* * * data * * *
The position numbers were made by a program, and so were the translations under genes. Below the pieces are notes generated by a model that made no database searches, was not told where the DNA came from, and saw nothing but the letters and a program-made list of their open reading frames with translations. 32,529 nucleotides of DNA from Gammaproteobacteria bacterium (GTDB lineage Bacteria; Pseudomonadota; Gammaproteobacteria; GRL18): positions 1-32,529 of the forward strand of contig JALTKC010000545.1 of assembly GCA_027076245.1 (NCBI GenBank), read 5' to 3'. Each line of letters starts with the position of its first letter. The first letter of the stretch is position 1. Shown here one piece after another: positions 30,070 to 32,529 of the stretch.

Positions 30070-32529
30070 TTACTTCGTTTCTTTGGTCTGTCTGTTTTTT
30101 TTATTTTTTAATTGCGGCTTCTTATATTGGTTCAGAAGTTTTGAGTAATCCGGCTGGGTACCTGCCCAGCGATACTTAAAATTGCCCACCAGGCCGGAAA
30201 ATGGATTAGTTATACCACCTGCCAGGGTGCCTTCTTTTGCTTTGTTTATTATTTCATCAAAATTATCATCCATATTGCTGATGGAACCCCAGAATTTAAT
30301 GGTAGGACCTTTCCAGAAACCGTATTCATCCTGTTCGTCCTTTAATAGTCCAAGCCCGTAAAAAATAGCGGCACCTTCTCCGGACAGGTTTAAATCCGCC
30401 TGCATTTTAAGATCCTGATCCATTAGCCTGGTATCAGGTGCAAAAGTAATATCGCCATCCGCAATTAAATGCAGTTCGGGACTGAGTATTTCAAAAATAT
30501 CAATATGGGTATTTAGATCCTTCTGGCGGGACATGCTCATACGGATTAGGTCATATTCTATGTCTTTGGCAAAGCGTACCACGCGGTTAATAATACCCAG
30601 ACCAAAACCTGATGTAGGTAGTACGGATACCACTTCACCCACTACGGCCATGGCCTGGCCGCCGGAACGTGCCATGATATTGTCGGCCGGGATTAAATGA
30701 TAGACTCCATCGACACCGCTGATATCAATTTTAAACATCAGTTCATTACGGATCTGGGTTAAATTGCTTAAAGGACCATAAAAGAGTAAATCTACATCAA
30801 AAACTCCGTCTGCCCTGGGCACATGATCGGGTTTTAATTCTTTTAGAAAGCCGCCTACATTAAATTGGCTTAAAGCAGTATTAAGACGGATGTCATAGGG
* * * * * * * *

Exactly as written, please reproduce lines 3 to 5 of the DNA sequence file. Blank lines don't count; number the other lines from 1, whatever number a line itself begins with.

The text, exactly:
30070 TTACTTCGTTTCTTTGGTCTGTCTGTTTTTT
30101 TTATTTTTTAATTGCGGCTTCTTATATTGGTTCAGAAGTTTTGAGTAATCCGGCTGGGTACCTGCCCAGCGATACTTAAAATTGCCCACCAGGCCGGAAA
30201 ATGGATTAGTTATACCACCTGCCAGGGTGCCTTCTTTTGCTTTGTTTATTATTTCATCAAAATTATCATCCATATTGCTGATGGAACCCCAGAATTTAAT